(5 COMMENTS)

EconLog April 3, 2020

Socratic Grilling as a Way to Learn

Scott Alexander, over at slatestarcodex.com, has hit a number of home runs in the last few weeks. I want to focus on his March 6 post, “Socratic Grilling.” To follow what I’m going to say, you need to read his post first. His posts are often very long, but the March 6 one is relatively short.

I’ve been practicing my own version of what Scott calls Socratic grilling since about the age of 5. I badly wanted to understand things around me. Even though I learned to read at age 5, I wasn’t much of a reader and, although we had a public library in my town of 1,200 people, it was a small library. For my first few years of reading, I focused on Hardy Boys and Nancy Drew books.

My way of learning was not to read but to ask adults around me to explain things. When I got only a few thoughts that seemed to fit, I would then adopt a position and argue it, being open to being shown that that was wrong. You could say I was a Bayesian. I found it much easier to take definite positions than to be agnostic because if I was agnostic, I was less motivated to find the truth. I’m still that way.

EconLog April 2, 2020

“This isn’t the last such crisis we’ll have”

Actually, it very likely is. The first and the last.

AFAIK, the world has never had a global pandemic where vast numbers of people stopped working out of fear of becoming infected. We have had pandemics where vast numbers of people stopped working because they were dead. But that’s nothing like what we have today.  (The Spanish flu was associated with only a very brief and mild recession.)

As for the future, who can say? We now have a company that has a million thermometers in circulation, all linked to a central database. It picked up the oncoming disaster in America well before most other people, but its warnings were ignored by the government. Now this company says that the number of high fevers in America is falling fast. We shall see.

Does anyone doubt that this is the wave of the future—connecting IT with medicine? That we’ll be able to spot epidemics in real time?  Does anyone doubt that in the future our ability to test huge numbers of people for viruses will be scaled upward dramatically? It was 102 years between the Spanish flu and this epidemic. Say it’s another 57 or 91 or 114 years until the next big one. Does anyone feel confident predicting what health care will look like that far into the future?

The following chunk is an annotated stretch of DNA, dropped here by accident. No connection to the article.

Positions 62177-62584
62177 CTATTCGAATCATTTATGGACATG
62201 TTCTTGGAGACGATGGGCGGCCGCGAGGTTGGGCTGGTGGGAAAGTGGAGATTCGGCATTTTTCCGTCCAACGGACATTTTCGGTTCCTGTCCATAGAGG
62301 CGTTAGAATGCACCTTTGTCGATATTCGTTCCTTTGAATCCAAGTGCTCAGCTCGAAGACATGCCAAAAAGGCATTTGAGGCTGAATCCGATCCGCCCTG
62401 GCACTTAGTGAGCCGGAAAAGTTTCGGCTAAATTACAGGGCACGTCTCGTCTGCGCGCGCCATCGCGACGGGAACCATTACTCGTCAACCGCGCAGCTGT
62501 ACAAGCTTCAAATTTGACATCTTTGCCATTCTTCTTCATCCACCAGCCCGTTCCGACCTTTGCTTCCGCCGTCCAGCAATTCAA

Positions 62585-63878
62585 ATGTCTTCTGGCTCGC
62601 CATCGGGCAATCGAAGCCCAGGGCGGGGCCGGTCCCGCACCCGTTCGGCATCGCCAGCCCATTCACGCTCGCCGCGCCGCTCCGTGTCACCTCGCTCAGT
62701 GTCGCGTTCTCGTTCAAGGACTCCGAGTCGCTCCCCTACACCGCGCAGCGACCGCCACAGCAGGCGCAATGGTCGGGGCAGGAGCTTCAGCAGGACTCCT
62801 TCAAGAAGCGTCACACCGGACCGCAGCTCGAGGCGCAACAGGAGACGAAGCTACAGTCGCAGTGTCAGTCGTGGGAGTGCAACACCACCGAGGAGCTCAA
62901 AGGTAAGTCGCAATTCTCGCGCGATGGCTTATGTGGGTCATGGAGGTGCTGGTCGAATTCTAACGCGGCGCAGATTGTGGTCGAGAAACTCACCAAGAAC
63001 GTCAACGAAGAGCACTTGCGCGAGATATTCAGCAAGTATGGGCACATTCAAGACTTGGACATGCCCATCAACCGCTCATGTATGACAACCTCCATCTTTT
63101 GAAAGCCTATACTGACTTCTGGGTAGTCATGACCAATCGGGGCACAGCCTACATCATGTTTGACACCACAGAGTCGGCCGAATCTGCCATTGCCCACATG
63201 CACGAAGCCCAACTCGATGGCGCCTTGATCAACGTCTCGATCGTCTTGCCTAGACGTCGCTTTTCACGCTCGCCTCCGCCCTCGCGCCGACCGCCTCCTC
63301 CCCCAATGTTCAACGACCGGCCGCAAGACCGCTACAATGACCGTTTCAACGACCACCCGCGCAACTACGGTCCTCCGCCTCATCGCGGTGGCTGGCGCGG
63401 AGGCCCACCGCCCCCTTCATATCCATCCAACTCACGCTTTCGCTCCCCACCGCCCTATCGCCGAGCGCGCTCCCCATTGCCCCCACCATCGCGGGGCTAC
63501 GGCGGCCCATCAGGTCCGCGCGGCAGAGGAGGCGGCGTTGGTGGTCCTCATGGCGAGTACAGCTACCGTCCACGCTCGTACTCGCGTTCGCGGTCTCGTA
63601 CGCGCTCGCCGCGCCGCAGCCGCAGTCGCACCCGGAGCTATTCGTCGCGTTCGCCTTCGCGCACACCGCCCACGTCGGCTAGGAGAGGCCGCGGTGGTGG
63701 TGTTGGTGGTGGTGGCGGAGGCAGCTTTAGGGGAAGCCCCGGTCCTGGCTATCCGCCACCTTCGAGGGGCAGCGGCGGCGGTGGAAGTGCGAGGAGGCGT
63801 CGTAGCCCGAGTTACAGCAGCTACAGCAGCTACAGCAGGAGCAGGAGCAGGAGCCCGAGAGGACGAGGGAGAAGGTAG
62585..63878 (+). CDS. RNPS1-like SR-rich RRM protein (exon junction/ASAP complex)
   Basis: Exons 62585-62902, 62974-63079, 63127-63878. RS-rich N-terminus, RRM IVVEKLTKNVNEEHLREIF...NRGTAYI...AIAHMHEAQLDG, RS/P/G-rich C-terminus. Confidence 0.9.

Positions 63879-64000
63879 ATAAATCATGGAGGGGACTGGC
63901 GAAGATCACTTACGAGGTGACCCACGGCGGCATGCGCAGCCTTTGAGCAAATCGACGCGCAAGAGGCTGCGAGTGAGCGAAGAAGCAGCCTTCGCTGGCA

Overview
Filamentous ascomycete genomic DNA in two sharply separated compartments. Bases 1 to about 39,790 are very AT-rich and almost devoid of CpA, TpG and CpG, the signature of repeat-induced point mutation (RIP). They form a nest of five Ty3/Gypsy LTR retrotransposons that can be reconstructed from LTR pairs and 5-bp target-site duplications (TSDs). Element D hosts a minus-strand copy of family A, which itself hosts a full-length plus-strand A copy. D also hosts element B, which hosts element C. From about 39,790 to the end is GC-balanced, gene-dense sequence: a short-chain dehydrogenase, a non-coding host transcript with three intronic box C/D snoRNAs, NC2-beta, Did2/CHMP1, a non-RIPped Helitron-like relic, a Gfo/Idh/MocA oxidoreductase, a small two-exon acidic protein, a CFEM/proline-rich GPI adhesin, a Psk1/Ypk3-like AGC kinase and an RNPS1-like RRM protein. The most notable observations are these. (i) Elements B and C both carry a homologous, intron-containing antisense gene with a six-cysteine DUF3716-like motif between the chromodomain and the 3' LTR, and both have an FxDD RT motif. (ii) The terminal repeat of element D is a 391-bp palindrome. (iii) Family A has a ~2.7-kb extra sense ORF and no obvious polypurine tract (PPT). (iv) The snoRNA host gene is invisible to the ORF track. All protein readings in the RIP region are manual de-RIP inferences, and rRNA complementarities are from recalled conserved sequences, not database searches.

EconLog April 2, 2020

Tomorrow’s Reported Unemployment Rate for March

Tomorrow morning, when the Bureau of Labor Statistics reports the unemployment rate for March, don’t be surprised if it’s very low. I predict that it will be not much more than 4 percent and maybe even less. But that statistic will not really tell you much about the unemployment rate in March.

Here’s why. As the BLS explains on its web site:

Each month, highly trained and experienced Census Bureau employees contact the 60,000 eligible sample households and ask about the labor force activities (jobholding and job seeking) or non-labor force status of the members of these households during the survey reference week (usually the week that includes the 12th of the month).

Almost all the layoffs happened after March 14.

But the unemployment rate for April that will be reported on May 1, which, ironically, is known as International Workers Day? OMG!

(3 COMMENTS)

EconLog April 2, 2020

Home is Where the Zoning Is

“I don’t know how you get people back to realizing that when I buy a piece of property I have some say in what I can do on my property, but I don’t have the right to control what my neighbors do with their property.” Jenny Schuetz

 

It’s said that moving homes is one of the most stressful life experiences we can endure. This week’s episode may shed some light on why. EconTalk host Russ Roberts welcomes Jenny Schuetz, whose work focuses on land use and housing. The conversation is based in part on a recent article Schuetz wrote on what we can learn about housing from Little Women. What are these lessons Schuetz thinks we’ve missed in the 21st century? Why aren’t property rights enough to determine how land is used, and what sort(s) of housing options it might support? Why can’t we address the problem of homelessness in urban areas more effectively? And how have we turned some of our most beloved urban centers into nothing more than “museums” for the wealthy to enjoy?

 

Let’s hear what you think about these challenging issues. Use the conversation starters below to get you going.

 

 

1- What are some of the regulatory barriers to new home building Schuetz describes, and which do you  think are the most pernicious? Why?

 

2- What lesson(s) are we to learn from the Great Recession about housing, according to Schuetz? Why has the number of real estate development firms gone down since the Great Recession?